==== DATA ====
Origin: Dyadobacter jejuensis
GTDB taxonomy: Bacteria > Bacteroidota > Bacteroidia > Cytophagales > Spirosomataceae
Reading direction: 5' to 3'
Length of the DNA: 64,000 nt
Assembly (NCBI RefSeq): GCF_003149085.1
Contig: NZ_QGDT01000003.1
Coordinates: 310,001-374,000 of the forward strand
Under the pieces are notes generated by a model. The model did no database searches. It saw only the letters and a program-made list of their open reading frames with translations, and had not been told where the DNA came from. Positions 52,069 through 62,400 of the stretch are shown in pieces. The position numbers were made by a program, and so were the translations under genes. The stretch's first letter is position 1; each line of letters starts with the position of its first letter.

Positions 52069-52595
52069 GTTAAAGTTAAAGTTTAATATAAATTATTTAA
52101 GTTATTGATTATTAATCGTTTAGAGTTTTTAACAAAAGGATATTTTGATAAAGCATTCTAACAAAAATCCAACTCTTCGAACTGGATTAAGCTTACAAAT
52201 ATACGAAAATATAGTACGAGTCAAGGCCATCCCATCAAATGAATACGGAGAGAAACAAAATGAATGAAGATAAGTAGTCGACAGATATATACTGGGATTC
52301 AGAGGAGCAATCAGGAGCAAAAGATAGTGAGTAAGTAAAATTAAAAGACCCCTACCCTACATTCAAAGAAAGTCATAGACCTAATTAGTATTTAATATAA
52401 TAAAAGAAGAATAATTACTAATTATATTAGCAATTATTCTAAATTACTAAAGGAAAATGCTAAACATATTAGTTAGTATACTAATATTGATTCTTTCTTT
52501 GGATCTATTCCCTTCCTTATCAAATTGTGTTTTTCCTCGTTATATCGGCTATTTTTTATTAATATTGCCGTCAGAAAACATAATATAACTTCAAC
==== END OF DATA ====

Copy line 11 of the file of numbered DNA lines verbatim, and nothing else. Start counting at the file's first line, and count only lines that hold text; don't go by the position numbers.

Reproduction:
52101 GTTATTGATTATTAATCGTTTAGAGTTTTTAACAAAAGGATATTTTGATAAAGCATTCTAACAAAAATCCAACTCTTCGAACTGGATTAAGCTTACAAAT